Moreover, no amount of massaging will ever result in a peripetatic hoboing “rabbi Jesus” which is the favorite version of the resulting NEW FICTION TALES. People who try to FABRICATE the new “rabbi Jesus” are utterly ignorant of the OLD TALL TALES of Judaism and have no idea what they are talking about. Even with all the whitewashing and sanitization and wringing and warping that one might wish to do to the Jesus fairy tales we have, it is impossible to fabricate a version of the fables which in any possible way could devise a “rabbi Jesus” out of the data we have. On the contrary all the data we have point to the exact opposite.

    By the way… don’t get me wrong, I am not a mythicist. I am neither a historicist nor a mythicist. Since the only thing one conclude about the MYTHICAL illegitimate son of the nasty monstrous deadbeat sky daddy of Judaism, given the fairy tales we have or any of the commentaries about those fairy tales is….. NOTHING….

    In fact if I wanted to go by my own wishful thinking I would love to have a real human behind the fairy tales, because then I can say with all confidence that this human was either a charlatan the likes of David Koresh or a pathetic deluded idiot the likes of all the idiots we see in parks and on street corners of big cities around the world who keep babbling about the nigh end of the world.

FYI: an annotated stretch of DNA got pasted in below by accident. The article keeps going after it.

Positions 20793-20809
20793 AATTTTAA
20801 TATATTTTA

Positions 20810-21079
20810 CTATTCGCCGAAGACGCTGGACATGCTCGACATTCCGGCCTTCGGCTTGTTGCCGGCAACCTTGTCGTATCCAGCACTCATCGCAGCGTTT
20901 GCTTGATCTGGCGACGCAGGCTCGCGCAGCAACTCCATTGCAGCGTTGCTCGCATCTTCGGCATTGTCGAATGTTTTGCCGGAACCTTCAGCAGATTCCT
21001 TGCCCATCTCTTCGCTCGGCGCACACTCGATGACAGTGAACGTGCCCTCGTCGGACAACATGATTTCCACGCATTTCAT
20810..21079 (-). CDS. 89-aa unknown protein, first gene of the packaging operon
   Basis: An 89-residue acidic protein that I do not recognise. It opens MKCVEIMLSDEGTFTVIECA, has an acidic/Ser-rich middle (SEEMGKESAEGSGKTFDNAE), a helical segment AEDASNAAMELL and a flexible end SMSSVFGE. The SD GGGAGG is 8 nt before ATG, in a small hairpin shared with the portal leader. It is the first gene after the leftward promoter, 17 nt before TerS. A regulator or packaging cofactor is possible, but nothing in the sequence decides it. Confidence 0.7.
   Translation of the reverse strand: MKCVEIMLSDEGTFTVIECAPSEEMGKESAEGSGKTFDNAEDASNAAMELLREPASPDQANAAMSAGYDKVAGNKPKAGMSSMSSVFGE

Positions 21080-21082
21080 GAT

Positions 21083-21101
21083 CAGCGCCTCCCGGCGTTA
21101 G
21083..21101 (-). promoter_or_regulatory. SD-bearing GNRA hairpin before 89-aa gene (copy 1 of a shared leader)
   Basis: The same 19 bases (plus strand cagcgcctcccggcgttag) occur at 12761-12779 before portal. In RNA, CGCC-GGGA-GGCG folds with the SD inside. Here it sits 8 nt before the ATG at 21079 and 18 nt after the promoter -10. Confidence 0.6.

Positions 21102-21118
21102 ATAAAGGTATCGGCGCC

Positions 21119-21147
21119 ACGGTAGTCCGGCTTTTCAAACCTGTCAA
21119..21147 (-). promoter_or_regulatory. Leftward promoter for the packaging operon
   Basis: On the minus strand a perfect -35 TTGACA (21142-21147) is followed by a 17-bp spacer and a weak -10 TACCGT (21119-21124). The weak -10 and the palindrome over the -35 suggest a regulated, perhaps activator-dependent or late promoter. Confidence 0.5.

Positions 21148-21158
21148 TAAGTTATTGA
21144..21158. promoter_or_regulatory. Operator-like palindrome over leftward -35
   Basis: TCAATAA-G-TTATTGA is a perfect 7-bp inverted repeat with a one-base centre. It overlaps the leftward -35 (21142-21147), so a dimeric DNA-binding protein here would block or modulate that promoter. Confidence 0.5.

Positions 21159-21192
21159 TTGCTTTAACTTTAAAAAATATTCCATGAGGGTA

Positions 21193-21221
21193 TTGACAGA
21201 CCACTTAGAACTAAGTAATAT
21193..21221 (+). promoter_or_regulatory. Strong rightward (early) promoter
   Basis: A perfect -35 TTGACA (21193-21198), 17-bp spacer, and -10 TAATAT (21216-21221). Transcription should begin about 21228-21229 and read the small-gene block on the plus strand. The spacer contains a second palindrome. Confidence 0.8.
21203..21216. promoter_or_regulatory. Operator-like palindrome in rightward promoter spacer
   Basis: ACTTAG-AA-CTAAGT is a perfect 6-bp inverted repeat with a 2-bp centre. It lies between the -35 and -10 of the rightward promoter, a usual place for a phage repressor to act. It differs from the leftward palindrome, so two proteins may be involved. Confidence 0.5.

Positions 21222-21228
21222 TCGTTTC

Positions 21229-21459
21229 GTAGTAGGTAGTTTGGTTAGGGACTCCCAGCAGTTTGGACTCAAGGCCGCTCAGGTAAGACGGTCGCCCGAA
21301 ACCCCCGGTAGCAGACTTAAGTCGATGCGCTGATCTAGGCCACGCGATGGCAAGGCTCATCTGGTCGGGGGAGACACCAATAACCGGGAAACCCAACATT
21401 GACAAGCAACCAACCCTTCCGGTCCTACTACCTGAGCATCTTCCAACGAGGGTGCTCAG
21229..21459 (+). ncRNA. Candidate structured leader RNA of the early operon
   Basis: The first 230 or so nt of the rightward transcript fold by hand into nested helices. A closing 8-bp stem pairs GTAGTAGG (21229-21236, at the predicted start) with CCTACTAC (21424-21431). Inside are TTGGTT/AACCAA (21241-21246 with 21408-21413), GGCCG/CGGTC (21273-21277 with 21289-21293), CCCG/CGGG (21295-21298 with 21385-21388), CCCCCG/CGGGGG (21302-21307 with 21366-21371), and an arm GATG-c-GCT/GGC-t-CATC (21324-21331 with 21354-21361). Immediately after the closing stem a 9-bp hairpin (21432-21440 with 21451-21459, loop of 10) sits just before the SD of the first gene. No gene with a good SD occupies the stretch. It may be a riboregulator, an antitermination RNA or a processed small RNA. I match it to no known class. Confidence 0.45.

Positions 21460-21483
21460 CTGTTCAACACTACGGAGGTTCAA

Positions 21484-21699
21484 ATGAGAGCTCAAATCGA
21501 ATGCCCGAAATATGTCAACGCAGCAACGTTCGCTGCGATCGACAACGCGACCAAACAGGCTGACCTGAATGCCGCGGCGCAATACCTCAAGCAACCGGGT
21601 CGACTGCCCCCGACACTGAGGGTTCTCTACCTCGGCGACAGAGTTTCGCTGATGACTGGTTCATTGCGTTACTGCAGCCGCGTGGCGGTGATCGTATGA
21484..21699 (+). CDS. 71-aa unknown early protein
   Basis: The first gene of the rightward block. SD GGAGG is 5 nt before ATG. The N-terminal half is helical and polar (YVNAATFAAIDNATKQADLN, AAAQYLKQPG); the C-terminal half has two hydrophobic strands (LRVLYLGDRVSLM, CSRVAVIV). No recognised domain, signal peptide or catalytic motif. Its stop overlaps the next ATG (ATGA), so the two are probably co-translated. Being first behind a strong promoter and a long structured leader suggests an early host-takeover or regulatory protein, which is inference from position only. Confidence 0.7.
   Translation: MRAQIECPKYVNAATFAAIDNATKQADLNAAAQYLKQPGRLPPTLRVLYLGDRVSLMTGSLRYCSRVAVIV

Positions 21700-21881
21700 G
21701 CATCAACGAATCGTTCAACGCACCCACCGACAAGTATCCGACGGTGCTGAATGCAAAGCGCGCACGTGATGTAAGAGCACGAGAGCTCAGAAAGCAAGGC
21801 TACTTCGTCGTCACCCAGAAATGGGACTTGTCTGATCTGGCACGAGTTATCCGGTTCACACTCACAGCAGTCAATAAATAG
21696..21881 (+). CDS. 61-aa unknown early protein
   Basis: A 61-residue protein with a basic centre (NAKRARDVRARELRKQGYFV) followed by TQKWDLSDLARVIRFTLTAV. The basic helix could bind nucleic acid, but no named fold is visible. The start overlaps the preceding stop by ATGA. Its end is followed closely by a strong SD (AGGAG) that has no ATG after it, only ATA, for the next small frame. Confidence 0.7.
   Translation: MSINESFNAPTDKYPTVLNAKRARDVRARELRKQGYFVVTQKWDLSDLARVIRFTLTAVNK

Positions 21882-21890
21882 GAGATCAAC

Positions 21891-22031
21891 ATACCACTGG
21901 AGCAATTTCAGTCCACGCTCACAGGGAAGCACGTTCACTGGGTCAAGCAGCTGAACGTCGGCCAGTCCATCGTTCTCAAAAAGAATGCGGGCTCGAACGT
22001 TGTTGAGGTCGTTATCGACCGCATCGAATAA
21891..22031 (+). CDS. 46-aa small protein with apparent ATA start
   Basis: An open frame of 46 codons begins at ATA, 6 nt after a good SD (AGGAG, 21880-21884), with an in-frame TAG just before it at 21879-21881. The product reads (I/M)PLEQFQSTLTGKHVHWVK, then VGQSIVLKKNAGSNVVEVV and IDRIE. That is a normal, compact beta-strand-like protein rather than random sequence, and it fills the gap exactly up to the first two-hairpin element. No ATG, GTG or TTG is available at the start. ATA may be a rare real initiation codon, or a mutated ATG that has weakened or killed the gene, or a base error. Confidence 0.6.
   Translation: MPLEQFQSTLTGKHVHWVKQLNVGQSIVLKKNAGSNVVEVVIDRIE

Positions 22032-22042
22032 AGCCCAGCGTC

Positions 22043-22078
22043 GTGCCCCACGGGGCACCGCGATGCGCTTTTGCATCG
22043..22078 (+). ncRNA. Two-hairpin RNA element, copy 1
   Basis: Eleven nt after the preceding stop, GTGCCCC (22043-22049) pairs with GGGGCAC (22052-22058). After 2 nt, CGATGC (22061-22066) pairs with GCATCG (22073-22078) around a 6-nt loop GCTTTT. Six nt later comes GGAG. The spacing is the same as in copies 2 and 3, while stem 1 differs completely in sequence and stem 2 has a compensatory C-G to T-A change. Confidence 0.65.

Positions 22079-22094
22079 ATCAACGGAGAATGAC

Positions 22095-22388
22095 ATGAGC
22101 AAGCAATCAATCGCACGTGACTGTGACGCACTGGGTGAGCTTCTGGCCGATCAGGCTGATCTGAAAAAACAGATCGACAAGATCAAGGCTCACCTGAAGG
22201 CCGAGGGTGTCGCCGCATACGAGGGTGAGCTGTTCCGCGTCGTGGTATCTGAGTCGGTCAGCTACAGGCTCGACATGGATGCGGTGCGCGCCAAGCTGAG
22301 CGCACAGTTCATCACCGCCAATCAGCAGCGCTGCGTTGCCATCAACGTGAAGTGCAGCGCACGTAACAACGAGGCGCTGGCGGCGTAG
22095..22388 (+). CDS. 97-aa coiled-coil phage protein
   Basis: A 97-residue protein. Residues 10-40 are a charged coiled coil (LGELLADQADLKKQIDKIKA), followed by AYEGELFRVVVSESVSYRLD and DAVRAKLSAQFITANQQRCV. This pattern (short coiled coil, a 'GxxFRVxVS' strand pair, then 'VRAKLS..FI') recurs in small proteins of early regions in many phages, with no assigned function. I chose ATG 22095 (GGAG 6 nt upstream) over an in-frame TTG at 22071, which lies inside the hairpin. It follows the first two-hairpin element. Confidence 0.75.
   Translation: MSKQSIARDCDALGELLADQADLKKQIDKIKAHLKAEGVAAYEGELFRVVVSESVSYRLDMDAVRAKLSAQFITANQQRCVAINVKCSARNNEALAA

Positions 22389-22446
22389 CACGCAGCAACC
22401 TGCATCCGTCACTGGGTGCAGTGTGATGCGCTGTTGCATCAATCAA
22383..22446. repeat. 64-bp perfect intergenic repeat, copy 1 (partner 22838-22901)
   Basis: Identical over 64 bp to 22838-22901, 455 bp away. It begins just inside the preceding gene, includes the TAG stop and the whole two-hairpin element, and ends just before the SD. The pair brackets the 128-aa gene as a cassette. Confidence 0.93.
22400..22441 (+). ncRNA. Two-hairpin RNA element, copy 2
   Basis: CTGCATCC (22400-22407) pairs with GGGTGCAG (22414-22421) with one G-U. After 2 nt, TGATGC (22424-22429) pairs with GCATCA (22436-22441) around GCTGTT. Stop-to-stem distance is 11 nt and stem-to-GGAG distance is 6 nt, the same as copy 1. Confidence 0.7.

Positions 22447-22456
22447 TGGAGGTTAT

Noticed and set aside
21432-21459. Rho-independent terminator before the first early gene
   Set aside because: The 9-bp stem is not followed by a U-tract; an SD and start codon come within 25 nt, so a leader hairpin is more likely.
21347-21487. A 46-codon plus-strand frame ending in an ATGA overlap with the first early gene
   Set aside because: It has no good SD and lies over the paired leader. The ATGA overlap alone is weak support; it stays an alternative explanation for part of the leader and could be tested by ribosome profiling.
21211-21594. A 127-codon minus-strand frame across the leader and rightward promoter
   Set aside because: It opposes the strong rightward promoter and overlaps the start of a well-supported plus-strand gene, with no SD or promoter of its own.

Read this…. http://churchandstate.org.uk/2016/03/50-reasons-to-be-ashamed-and-not-a-fan-of-jesus/

  7. leontiev says

    Ronald Kyle: I am a mythicist, and not a fan of Matt’s line of argument on this subject. But I must point out that many mythicists are wackos (as are many historicists, apologists, atheists, etc). I’m afraid that your method of using LOTS OF CAPS, name calling, and long winded rants are indicative of a certain wackiness and you might want to consider changing you approach if you want to be taken seriously.

  8. Murat says

    This was a fun episode to watch.
    Especially Bernie was great! He reminded me of Karl Pilkington. Matt’s efforts at trying to turn corners with him was a more sincere and wishful version of how Ricky Gervais dealt with Pilkington. There were even South Park kinda moments of silence during those minutes. I’m sure I’ll enjoy watching this clip many times in the future.
    I’d love to watch a whole episode dedicated to various hosts tackling Bernie, back to back, in the spirit of a special.
    The fine mood of the hosts looked very much in line with Christmas spirit, if I may, and the way Matt mentioned Beth signaled things were better on that front of life, which is great.